In the Pennsylvania Dutch dialect, used in those areas of Pennsylvania colonized by Swiss and Germanic peoples during the eighteenth century, "der Butzemann" is the term for a male scarecrow. A female scarecrow is a "Butzefrau".

Other examples[edit]

Plaque at Itum Bahal, Kathmandu showing Gurumapa.

In modern culture[edit]

As with many ancient legends, the Bogeyman sees a rekindled popularity in modern media, including those aimed at children. Such revisited modern versions, contributing to the constant evolution of the myth, include (in chronological order):

See also[edit]

Notes and references[edit]

  1. ^ Cooper, Brian. "Lexical reflections inspired by Slavonic *bogǔ: English bogey from a Slavonic root?" Transactions of the Philological Society, Volume 103, Number 1, April 2005, pp. 73-97(25)
  2. ^ Harper, Douglas. "bugbear". Online Etymology Dictionary. 
  3. ^ Harper, Douglas. "bugaboo". Online Etymology Dictionary. 
  4. ^ Auchard, John (2007-01-28). "In Indonesia". Washington Post. Retrieved 2007-10-17. 
  5. ^ "The Buginese of Sulawesi". Retrieved 2007-10-17.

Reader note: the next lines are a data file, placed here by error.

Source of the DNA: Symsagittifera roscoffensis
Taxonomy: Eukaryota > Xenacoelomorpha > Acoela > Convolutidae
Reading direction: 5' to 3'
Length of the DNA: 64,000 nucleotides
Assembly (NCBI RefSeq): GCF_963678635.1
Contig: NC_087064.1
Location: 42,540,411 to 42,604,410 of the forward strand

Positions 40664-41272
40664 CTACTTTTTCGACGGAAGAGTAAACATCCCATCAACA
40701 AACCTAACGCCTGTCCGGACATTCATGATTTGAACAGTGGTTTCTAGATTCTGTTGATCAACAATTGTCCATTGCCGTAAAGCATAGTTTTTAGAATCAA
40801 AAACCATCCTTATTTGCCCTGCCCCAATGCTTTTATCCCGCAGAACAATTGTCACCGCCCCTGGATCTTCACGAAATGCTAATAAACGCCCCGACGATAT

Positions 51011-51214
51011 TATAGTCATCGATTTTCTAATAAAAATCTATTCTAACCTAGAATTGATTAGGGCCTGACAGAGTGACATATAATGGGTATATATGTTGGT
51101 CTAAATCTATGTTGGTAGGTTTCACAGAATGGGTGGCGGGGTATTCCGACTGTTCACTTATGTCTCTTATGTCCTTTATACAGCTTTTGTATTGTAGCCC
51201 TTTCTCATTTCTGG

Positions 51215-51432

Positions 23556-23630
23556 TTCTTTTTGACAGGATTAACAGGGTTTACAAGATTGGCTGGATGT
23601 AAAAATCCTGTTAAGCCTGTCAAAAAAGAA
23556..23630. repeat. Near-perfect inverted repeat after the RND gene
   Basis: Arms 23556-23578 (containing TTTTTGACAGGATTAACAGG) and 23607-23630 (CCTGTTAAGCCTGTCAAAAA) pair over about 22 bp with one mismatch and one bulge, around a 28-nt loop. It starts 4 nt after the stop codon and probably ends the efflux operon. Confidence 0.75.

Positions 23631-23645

6. ^ "El cucuy has roots deep in border folklore"[dead link]
  7. ^ Filastrocche.it
  8. ^ Edouard Brasey, L'encyclopédie du merveilleux, T3 : Des peuples de l'ombre, Le Pré aux Clercs, 2006, pp. 14-16.
  9. ^ Makra, Sándor (1988). A mágia. Magvető. 
  10. ^ Wewe Gombel
  11. ^ ‘Ghoul’ re-emerges in Iraq. Sep 5, 2013 news article.
  12. ^ Tidona, Carmelo Massimo. "L'Uomo Nero (Boogeyman)". Retrieved 13 February 2013. 
  13. ^ http://www.stampalibera.com/?p=3585
  14. ^ Yamamoto Yoshiko: The Namahage: a festival in the northeast of Japan. Institute for the Study of Human Issues, Philadelphia 1978, ISBN 0-915980-66-5
  15. ^ Soldiers of Fortune, TIME Asia
  16. ^ Slusser, Mary Shepherd (1982). Nepal Mandala: A Cultural Study of the Kathmandu Valley. Princeton University Press. ISBN 0691031282, 9780691031286. Page 364.
  17. ^ Frederic Gomes Cassidy, Joan Houston Hall, Dictionary of American Regional English, Harvard University Press, 1985.
  18. ^ Wright, Elizabeth Mary, Rustic Speech and Folk-Lore, London:H. Milford, 1913.
  19. ^ Cherokee Heritage Museum and Gallery, Friends "The Meaning behind the Booger Dance Masks", by Dr. R. Michael Abram.
  20. ^ McNab, Chris(Chris McNab). Ancient Legends/Folklore. New York: Scholastic, Inc., 2007. (ISBN 0-439-85479-2)

External links[edit]